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Race and obesity play important roles in childhood coronavirus


It’s been months since the novel coronavirus took over the globe and still no break in sight. There are still questions about how the virus attacks and why some people are more prone to getting affected by it and others are not. The answers are still being researched all around the world.


First, it was said that only people with an autoimmune disease, as well as the elderly, are at risk but as new research shows, children are no exception, although children younger than 18 would either be asymptomatic or have mild symptoms, however, obese children are even at higher risk of contracting the virus.

According to reports from the Centers for Disease Control and Prevention (CDC), African-American and Hispanic children are at much higher risk to get infected with COVID-19 than White children.

A report by the American Academy of Pediatrics said that more than 338,000 children nationwide were diagnosed with the virus as of July 31. Which is 8 percent of the reported estimated 5 million COVID-19 cases across the nation.

The first  CDC report stated that between March and July, “weekly hospitalization rates steadily increased among children,” and that African-American- and Hispanic children are especially at risk.

According to the CDC analysis, 91.3 percent of children who reported their  ethnicity and race, 55.8 percent were Hispanic, 29.7 percent were of African-American descent, 14.1 percent were Caucasian-American, 4.6 percent were non-Hispanic Asian or Pacific Islander, and 0.8 percent identified as Indian/Alaska Native.

Amid 36.1 percent of the hospitalized children, almost a third were brought to the intensive care unit (ICU), and although the number of children being hospitalized is lower than that of adults, the weekly hospitalization rates of children have increased, almost equal to the number of adults with COVID-19.

According to the analysis of the CDC, 42 percent of the 208 children who were tested had a precondition — obesity.

“Childhood obesity affects almost 1 in 5 U.S. children,” the authors mentioned in the CDC report, “and is more prevalent in Black and Hispanic children.”

The exact relation between obesity in children and the seriousness of the COVID-19 effects are still being researched, however, there’s also a relationship between obesity and the virus among adults.

Critical care physician Dr. Josh Denson at Tulane Medical in New Orleans recently published a report regarding the connection between COVID-19 and obesity in young African-Americans.

“There’s something about obesity that causes an underlying inflammatory state that we don’t understand that much about,” Denson told another news outlet.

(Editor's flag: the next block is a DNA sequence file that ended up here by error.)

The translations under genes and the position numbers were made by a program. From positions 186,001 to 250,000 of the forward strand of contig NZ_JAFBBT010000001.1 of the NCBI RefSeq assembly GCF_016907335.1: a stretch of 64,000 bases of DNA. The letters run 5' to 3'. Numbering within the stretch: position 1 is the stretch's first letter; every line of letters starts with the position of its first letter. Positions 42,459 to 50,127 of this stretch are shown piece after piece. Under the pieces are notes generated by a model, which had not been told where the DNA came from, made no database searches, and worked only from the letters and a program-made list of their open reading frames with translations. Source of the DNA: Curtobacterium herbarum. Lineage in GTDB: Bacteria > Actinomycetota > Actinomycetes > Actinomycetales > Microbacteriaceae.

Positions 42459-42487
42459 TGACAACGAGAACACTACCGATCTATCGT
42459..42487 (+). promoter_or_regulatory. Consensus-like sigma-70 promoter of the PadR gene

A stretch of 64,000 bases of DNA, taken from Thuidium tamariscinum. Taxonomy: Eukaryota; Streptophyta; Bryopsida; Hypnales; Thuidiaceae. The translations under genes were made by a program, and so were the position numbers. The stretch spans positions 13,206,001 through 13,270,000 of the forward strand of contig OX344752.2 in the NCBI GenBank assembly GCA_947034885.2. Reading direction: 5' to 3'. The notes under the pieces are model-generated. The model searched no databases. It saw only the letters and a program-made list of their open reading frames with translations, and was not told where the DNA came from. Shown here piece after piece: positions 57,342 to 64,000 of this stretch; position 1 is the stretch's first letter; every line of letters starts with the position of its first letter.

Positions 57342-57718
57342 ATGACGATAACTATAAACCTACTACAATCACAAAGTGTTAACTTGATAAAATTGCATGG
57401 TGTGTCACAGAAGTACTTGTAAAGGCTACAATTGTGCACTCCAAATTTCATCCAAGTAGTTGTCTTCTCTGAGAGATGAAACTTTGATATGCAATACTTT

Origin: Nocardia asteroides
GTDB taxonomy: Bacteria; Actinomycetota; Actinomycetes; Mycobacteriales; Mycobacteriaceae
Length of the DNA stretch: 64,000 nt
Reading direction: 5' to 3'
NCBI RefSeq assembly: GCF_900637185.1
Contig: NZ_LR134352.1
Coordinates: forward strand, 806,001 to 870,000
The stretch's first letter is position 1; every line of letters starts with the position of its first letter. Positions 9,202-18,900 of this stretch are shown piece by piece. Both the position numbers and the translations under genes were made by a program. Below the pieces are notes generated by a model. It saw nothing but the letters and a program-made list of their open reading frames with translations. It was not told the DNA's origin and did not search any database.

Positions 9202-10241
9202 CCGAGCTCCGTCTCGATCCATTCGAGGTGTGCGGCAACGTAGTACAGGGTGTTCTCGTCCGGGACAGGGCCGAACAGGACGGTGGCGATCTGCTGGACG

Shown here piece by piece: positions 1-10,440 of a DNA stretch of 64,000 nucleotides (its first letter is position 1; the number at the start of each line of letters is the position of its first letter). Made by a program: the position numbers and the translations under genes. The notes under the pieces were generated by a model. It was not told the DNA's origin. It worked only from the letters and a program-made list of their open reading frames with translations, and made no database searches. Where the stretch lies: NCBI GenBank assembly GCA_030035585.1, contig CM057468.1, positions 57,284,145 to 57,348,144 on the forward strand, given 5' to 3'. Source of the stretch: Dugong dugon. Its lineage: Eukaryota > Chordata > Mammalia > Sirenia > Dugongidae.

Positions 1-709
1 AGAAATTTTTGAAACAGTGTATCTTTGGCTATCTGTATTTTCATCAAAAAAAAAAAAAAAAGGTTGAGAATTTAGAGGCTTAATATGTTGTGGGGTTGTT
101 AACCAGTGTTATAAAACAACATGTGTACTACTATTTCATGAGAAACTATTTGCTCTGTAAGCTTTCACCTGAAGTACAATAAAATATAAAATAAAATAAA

Denson’s study has found that African-Americans especially are critically impacted by the seriousness of the virus.

Although rare, one of the most critical complications of COVID-19 in obese children is called “Multisystem Inflammatory Syndrome” also known as MIS-C. It usually takes an estimated two to four weeks after the beginning of COVID-19 for recognizable symptoms. MIS-C symptoms include vomiting, diarrhea, stomach pain, skin rash, a high fever that lasts up to 24 hours or longer, a fast heartbeat, and unusual fatigue. As of now, there is no cure for MIS-C, or other COVID-19 complications in children. Patients are being treated with supportive care, as well as anti-inflammatories to improve their lung and heart functions.

According to a second CDC report — which focuses on obese children with MIS-C — obesity was the most common underlying condition in 30.5 percent of Hispanic, 27.5 percent of African-American and only 6.6 percent of Caucasian-American children.

The majority of patients with COVID-19 complications – almost 64 percent of the 570 cases – were transferred to the ICU. Children of Hispanic, African-American, and Caucasian-Americans descent who are obese and are diagnosed with MIS-C were hospitalized at a higher quantity than the general population of young patients. African-American and Hispanic children are reported to be at the highest percentage — 73.6 percent — of reported patients with MIS-C.

During the current pandemic Hispanic and African-American communities were hit the hardest with COVID-19 cases. Deep-rooted inequity in regards to housing, employment, and health insurance put many families at higher risk to contract virus-related complications, such as MIS-C.

According to the National Institutes of Health (NIH), a project named PreVAIL kIds is launching that will focus to deter which children are at higher risk of experiencing COVID-19 complications and why.

Part of the project will include analyzing blood samples of children infected with the virus so scientists can discover how COVID-19 impacts young adults and children.

“This is a new virus, and it’s really critical to understand what it does to children long term,” Dr. Bill Kapogiannis, said senior medical officer at the NIH’s National Institute of Child Health and Human Development.